I am here today to provide a comprehensive update on the Treasury Department’s progress in implementing the Troubled Asset Relief Program (TARP).

As you know, our credit markets are frozen and lending has become extremely impaired. In recent months our government has taken strong and decisive actions, but a more systemic approach was needed. Secretary Paulson and Chairman Bernanke asked Congress for extraordinary authorities to address the extraordinary challenges in our financial markets. Every American depends on the flow of money through our financial system. They depend on it for car loans, home loans, student loans and their individual family needs. Congress recognized the threat frozen credit markets posed to Americans and to our economy as a whole. On Friday October 3, Congress passed and President Bush signed into law the bipartisan Emergency Economic Stabilization Act of 2008. ...
Strategy, Implementation, Recruitment, Procurement

The speech continues on to talk about Strategy, Implementation, Recruitment, Procurement, operations, and compliance. But let's step back and ask ourselves why it is we need an office of Secretary for Financial Stability in the first place.

The answer is we have an unsound banking system based on fractional reserve lending, compounded by micromanagement of interest rates by the Fed, and runaway spending in Congress.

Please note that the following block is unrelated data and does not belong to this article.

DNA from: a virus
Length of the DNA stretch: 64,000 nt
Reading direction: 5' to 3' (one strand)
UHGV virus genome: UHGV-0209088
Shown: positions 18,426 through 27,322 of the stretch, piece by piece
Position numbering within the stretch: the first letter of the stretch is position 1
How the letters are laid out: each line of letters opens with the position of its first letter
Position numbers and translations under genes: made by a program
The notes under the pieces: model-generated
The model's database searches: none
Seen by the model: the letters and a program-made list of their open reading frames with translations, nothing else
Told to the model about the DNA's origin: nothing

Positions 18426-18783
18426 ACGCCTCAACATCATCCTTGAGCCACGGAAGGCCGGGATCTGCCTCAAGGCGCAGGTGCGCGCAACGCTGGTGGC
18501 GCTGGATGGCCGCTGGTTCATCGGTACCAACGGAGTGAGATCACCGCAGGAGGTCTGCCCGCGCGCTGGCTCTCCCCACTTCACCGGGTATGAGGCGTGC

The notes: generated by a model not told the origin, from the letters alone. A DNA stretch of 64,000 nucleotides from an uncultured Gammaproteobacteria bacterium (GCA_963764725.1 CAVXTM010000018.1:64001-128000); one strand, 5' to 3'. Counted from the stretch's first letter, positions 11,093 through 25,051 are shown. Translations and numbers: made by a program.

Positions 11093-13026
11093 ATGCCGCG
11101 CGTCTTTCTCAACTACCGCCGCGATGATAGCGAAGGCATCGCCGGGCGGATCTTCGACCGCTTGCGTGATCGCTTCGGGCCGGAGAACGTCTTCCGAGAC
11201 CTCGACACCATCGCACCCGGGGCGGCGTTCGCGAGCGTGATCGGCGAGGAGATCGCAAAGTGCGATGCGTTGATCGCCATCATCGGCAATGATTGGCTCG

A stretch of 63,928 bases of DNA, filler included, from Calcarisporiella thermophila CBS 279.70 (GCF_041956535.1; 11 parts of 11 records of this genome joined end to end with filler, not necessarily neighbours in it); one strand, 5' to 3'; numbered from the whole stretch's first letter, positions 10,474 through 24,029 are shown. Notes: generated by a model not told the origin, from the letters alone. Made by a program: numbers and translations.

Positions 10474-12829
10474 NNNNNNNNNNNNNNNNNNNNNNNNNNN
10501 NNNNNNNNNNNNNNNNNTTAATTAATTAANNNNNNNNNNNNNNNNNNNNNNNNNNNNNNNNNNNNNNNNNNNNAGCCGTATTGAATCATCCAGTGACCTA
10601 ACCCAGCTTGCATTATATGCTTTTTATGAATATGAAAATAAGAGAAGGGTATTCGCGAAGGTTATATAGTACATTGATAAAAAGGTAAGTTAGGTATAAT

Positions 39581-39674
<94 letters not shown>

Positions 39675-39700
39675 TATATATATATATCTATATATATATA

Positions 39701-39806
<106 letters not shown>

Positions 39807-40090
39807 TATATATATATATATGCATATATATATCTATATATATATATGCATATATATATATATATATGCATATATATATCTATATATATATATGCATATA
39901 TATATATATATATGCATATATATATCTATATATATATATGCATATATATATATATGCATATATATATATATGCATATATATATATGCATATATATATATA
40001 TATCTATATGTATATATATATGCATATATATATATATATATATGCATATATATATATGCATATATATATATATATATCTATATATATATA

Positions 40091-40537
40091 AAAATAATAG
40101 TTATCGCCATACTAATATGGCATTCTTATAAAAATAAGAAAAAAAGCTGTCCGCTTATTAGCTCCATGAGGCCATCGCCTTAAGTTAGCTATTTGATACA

To date, I have not heard one single sentence from anyone important enough to matter, about what really went wrong and why. Instead we have yet another governmental body attempting to add "financial stability" while doing nothing to address the root cause of this mess.

The worst part is the Fed and the Treasury have decided the problem is that banks are not lending enough. The reality is that banks have lent too much.

Essence Of The Rescue Plan

To stimulate lending, the bailout plan will attempt to recapitalize banks. The method of recapitalization is best described as robbing Taxpayer Pete to pay Wall Street Paul. In essence, money is taken from the poor (via taxes, printing, and weakening of the dollar) and given to the wealthy so the wealthy supposedly will have enough money to lend back (at interest) to those who have just been robbed.

All this talk about Strategy, Implementation, Recruitment, Procurement, operations, compliance, and other details masks the essence of the plan. And even though "A program as large and complex as this would normally take months -- or even years -- to establish", the Secretary for Financial Stability is going to ramrod something through as quickly as possible.

Unfortunately, no matter what seat of the pants strategies they come up with, I can guarantee in advance that the unforeseen consequences of whatever decisions they make, simply will not be any good. Besides, it is axiomatic that plans to rob Peter to pay Paul, can never really work in the first place, regardless of how much time is spent crafting them.

Mike "Mish" Shedlock